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From "Max Cooper" <>
Subject Re: Struts/Container-Managed Authentication Question
Date Thu, 18 Jul 2002 23:49:29 GMT
Hello Mete,

> > One thing that you cannot do with container-managed
> > security is direct the
> > users to the login form page to force them to login.
> > As an alternative, you
> > can protect a page and send users there, so the
> > container will send them
> > through the login form. For instance, if your login
> > form is /,
> > you could make a page (even a redirect back to your
> > home page if you want
> > users to end up there) named / and then
> > setup a security
> > constraint for that page. Your Login link would be
> > <a
> > href="(contextPath)/">Login</a> with
> > this setup.
> This alternative seems attractive to me, but I'm not
> sure I have truly grasped how it works. I'm going to
> try to paraphrase, so please correct me if I'm wrong:
> - I would provide a link on the public homepage that
> says "Login here" on it. When users click the link
> they would go to a dummy protected page that simply
> redirects the user back to the homepage. Once they
> login through that they're automatically back in the
> homepage and they're logged in!

That's it -- you've got it.

> One thing that I want to implement is providing the
> login form within the home-page to make it a
> single-step job for them, so they'll see the login
> form on the side of the page when they first come in.
> Otherwise there are two steps involved, first click on
> the login link to go to the login form and then submit
> the login form. How do you think I can do that?

I don't know of an easy way to do that with container-managed
authentication. The reason is that the caontainer wants to decide when to
show the login form. If you always show a form, it won't know where to send
the user when you submit. Tomcat chokes on this (rightly so, considering the
spec) and WebLogic sends the user to the context root or something like

I can think of a really ugly (and insecure) way to have the login form on
every page with container-based security:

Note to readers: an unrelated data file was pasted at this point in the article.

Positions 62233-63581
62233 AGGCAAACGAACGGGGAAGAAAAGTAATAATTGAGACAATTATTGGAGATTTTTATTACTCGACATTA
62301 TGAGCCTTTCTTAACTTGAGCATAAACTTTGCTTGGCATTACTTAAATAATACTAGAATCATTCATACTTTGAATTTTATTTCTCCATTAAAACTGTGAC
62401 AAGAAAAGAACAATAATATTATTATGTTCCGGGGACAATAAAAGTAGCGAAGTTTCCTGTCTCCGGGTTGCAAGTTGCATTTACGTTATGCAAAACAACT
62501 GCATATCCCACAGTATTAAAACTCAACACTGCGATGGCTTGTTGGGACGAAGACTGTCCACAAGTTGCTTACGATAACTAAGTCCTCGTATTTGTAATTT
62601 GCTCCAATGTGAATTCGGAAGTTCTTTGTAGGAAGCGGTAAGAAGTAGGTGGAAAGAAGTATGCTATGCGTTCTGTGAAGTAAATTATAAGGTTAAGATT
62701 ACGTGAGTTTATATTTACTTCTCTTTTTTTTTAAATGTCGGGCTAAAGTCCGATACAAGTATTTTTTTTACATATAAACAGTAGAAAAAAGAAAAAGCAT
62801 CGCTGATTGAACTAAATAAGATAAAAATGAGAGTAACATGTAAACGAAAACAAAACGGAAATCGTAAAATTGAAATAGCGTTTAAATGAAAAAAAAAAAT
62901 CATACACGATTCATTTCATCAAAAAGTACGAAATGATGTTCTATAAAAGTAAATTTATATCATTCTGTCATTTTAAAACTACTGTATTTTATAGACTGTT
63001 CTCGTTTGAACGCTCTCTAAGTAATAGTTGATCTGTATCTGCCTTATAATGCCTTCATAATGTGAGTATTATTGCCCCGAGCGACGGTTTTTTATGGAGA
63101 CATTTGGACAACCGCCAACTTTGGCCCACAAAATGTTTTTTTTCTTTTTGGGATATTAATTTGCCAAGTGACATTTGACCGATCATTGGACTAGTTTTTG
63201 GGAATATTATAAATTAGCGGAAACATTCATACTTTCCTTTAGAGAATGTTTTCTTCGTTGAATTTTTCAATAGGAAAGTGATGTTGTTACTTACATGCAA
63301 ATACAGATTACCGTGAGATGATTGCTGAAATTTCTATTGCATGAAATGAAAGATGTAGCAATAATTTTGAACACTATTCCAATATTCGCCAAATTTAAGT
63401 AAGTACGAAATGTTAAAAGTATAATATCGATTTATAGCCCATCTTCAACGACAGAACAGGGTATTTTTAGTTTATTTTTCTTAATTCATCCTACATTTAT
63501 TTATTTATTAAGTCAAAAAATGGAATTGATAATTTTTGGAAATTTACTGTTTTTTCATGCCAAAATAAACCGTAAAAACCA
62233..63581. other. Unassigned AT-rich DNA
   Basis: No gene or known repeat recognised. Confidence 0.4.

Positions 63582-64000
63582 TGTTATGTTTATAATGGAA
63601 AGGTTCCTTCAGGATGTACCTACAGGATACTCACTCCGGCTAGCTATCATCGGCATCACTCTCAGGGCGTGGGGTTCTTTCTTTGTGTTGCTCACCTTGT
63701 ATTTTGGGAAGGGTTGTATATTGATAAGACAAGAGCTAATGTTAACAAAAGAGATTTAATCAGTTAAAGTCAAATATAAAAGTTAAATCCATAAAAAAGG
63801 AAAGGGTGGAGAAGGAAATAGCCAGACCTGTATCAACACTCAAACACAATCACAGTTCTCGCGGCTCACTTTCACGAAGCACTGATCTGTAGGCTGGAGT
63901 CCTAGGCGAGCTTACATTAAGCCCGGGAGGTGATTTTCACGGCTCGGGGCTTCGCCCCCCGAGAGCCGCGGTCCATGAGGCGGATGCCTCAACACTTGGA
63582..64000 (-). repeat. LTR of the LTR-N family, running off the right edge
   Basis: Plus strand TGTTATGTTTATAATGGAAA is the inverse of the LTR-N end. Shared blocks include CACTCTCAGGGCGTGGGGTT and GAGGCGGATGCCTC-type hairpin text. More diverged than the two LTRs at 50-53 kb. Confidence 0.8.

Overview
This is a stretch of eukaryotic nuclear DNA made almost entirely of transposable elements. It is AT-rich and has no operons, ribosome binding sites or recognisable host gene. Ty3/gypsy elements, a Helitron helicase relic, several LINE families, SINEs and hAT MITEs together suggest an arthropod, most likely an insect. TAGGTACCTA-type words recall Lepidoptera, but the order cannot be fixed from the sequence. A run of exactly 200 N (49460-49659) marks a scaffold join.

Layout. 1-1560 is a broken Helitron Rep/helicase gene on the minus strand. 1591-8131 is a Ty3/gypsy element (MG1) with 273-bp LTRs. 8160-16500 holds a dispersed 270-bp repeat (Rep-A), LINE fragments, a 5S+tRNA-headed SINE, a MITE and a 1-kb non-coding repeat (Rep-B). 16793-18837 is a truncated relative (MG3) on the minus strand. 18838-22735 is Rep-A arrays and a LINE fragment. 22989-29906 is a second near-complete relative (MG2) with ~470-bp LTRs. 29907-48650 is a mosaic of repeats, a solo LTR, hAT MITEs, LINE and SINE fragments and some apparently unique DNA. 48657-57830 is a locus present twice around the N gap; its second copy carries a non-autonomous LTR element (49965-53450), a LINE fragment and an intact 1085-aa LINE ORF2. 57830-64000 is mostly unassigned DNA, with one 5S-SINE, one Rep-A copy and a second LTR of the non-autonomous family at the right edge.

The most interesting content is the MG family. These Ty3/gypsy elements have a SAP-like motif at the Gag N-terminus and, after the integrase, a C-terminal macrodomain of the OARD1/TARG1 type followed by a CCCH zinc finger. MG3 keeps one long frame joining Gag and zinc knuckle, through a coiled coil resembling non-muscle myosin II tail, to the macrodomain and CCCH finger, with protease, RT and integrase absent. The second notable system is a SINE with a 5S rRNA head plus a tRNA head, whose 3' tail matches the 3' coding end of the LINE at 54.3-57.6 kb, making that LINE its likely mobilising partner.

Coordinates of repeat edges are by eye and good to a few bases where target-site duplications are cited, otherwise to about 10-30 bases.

1. user submits login form from any page
2. server stores username/password in session and responds with redirect to
protected page
3. browser makes request for protected page
4. server responds with login form that you configured, which is setup to
send a redirect to j_security_check?username=user&password=passwd if it
finds the username/password in the session (or perhaps a pre-populated form
that will automagically submit itself)
5. the server accepts the login and sends you to the protected page, which
may just be a redirect back to the home page

Holy crap is that a scary mess! You might be able to clean it up a bit by
using HTTPS (for security), some sort of frames setup (to lessen the chance
of disorienting the user as things flash by), or the login form could have a
"We're processing your login request..." message with the username and
password in a hidden form within the page that submits itself when the page
finishes loading. That might keep the user from freaking out when the screen
starts flashing and it takes a while for the login (lots of back-and-forth
between browser and server). Okay, I am now of the mind that this just might

Note: You can write a filter to mimic container-based security that does
allow you to specify where to send the user after a submit when the login
form was not shown out of necessity. I like the idea of the app using the
methods defined for container-based security (getRemoteUser(), etc.) because
they are standard and you can switch between container-based an filter-based
with no impact to the rest of the app. We have done just such a switch on a
project that I worked on, and it worked great.

> Think about Amazon. You can either be logged-in and
> not logged-in and it will still work. If you're
> logged-in the website treats you like a familiar
> customer, if not just default. That's the exact same
> functionality that I'm trying to implement here. I
> hope this gives a wider picture of what I want to do
> and perhaps you know a better way to do this than how
> I was currently planning on doing it above.

Yes, your app will work like that with this setup. The login scope is the
context, and since both of your sub-apps are in the same context, the login
state is shared between them. Just write your pages to handle both the
authenticated and non-authenticated users. request.getRemoteUser() will
return null if the user is not authenticated.


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